Being a Paranormal Investigator is a dangerous job, particularly if you are specialist like former NYPD Sergeant Ralph Sarchie.
Being a Paranormal Investigator is a dangerous job, particularly if you are specialist like former NYPD Sergeant Ralph Sarchie—the subject of the new paranormal thriller Deliver Us From Evil. The movie depicts the beginning of Sarchie’s career as the NYPD’s most recognized demonologist. Throughout his 16-year career as a cop, Sarchie has arrested over 300 criminals, been shot at, dealt with vicious homicide cases, and has assisted with more than 20 exorcisms.
Being the resident exorcist wasn’t exactly what he had in mind when he joined the NYPD, however with a strong Catholic background, Sarchie saw the need to deal with the root of evil. In his book Beware the Night, Sarchie writes, “The problem today is that many priests, clergy of other faiths, and even bishops of the Catholic Church don't believe in the Devil…” Because of this, professionals like Sarchie, take it upon themselves to reinforce traditional Catholic practices.
Even with similar beliefs, being a demonologist or a paranormal investigator is not a job for just anyone. Regardless of where motivation for the job comes from, there are certain threats that go hand and hand with the profession. “The most common danger involved with investigating the paranormal is the potential to get an attachment. I have heard countless stories of investigators that have gone to a location, and then began experiencing issues afterwards as a result. Attachments can be relatively benign, or they can be extremely aggressive and hostile and cause a great deal of stress and other problems for that person and their family,” says Bill Wilkens, founder of paranormalsocieties.com. “The biggest concern many investigators have is that they do not want to bring anything home that will affect their families, but it seems to be happening on a regular basis. Much of it can be due to people who think investigating the paranormal would be a fun way to spend a Friday night, and they are completely unprepared to deal with legitimate hauntings.”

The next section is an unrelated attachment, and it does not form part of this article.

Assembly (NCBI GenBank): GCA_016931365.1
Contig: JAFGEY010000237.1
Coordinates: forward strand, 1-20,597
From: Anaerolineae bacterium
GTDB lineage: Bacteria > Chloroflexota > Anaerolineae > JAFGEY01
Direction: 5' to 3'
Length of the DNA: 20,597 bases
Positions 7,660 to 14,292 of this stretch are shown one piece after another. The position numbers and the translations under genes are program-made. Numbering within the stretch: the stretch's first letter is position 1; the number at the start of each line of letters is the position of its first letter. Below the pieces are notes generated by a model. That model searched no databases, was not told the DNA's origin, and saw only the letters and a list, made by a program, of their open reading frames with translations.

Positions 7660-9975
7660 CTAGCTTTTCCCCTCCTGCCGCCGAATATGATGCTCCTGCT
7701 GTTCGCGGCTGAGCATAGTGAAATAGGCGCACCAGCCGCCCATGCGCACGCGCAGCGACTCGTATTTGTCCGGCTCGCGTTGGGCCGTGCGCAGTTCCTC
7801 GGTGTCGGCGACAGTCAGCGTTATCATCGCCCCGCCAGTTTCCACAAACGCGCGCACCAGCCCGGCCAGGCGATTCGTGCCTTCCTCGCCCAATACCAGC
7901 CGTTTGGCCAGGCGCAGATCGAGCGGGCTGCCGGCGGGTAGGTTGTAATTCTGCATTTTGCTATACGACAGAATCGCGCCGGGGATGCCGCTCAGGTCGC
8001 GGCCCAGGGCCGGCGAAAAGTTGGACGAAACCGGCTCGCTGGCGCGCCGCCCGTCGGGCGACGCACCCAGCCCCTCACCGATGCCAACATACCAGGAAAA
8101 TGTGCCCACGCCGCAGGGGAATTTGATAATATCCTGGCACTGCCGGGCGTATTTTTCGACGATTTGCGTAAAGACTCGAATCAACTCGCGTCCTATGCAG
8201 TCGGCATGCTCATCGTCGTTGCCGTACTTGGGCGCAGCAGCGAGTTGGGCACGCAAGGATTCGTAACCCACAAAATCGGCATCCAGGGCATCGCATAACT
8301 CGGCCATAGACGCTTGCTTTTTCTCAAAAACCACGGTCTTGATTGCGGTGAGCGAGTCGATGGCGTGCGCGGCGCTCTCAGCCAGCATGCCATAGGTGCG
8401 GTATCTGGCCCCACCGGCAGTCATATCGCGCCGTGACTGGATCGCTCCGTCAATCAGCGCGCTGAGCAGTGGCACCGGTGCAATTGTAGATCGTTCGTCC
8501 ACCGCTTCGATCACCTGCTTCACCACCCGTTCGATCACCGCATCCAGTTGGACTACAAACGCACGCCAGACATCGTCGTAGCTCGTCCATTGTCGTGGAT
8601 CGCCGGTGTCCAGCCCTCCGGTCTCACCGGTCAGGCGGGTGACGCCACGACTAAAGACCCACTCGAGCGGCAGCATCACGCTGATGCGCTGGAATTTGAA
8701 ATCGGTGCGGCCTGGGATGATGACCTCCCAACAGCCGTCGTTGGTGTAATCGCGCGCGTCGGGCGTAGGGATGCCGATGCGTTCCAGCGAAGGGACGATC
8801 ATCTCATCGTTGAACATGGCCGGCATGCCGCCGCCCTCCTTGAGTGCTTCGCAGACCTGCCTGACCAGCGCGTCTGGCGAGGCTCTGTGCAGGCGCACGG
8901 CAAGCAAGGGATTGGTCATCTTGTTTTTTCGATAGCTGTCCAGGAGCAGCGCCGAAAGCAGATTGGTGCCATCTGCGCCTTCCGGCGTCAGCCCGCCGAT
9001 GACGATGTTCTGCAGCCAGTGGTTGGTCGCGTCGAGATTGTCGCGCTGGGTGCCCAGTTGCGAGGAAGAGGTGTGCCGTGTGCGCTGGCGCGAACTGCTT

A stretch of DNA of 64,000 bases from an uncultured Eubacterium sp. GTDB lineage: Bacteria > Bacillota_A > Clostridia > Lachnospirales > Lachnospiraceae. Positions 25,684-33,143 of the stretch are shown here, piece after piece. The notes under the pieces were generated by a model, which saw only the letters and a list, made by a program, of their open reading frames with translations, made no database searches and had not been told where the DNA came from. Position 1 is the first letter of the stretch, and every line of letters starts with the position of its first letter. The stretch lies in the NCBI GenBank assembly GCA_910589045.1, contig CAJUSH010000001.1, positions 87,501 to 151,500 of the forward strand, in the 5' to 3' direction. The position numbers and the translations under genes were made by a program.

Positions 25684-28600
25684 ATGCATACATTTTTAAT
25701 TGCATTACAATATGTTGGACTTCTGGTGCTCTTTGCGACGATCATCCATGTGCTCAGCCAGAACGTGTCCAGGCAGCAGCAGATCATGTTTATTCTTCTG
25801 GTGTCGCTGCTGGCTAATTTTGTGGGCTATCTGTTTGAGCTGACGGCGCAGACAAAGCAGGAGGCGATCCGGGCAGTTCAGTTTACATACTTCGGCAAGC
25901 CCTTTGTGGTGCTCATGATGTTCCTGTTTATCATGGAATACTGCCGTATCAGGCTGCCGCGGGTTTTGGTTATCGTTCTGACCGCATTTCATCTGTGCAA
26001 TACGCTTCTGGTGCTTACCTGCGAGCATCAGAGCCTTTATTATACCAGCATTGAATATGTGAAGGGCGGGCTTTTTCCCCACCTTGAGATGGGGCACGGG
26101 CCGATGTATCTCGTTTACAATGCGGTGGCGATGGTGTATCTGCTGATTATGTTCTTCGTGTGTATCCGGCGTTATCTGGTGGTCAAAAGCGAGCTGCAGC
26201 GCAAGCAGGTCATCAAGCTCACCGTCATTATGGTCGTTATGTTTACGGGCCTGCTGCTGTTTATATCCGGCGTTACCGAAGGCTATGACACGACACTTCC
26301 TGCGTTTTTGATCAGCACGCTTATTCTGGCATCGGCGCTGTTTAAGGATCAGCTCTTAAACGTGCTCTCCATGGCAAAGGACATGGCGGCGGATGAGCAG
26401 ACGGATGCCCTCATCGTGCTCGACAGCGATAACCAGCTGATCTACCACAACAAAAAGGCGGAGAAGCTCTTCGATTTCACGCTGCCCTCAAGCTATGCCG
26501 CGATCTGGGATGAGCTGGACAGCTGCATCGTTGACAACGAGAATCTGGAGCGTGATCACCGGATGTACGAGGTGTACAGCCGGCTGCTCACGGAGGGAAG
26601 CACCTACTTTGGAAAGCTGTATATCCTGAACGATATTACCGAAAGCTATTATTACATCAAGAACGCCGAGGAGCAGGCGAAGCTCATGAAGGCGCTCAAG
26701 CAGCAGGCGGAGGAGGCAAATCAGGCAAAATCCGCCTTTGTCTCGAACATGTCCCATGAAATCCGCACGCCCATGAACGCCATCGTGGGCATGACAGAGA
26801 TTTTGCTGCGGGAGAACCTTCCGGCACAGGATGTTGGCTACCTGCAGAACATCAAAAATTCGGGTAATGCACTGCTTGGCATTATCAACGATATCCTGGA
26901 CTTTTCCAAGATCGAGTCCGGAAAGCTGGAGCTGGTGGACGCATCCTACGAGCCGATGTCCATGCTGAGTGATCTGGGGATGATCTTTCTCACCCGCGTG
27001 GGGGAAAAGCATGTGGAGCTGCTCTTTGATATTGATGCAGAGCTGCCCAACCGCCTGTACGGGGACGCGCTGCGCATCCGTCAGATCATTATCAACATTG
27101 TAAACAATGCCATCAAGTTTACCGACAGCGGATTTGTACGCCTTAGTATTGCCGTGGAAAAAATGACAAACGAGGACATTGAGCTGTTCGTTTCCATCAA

The threat of an “attachment,” a spirit or entity that connects itself to an investigator and follows them home, is a threat that even a veteran like Sarchie deals with. Beware the Night warns against even discussing particular cases, because the very mentioning of a demonic spirit can draw that spirit to you. Sarchie notes that being professional in his field lies in the ability to resist obsessing over the very occult horrors that create the necessity for the job.
However this is not to say there aren’t different views, even amongst experts in the field, about the dangers of the paranormal. Paranormal researcher, writer, and lecturer for more than 20 years, Stephen Wagner, argues that, “the greatest dangers to the job when researching an old haunted location is getting physically hurt—and I don’t mean by ghosts.” Considering that paranormal phenomena often occurs in abandoned and neglected environments, dangers like falling through a floor, or getting cut by some shattered glass or jagged metals, are always a risk to be mindful of, and for demonologist the physical threat of the possessed is something to be even more cautious of.
Wagner, who has participated in fieldwork with the Central New York Ghosthunters, and has been the paranormal phenomena expert at About.com since 1997, is still skeptical of on-the-job paranormal dangers. Yet Wagner, Wilkens, and Sarchie share a similar warning against, perhaps, the biggest danger for those involved in the paranormal: fear. Wagner says, “Usually, people’s fears are their own worst enemies. If they fear the unknown, ghosts, Ouija boards, etc., they are bound to have negative experiences with them.” Sarchie shares this sentiment, stating that because of his religious beliefs there is no fear. To learn more about the dangers of the paranormal, check out Deliver Us From Evil .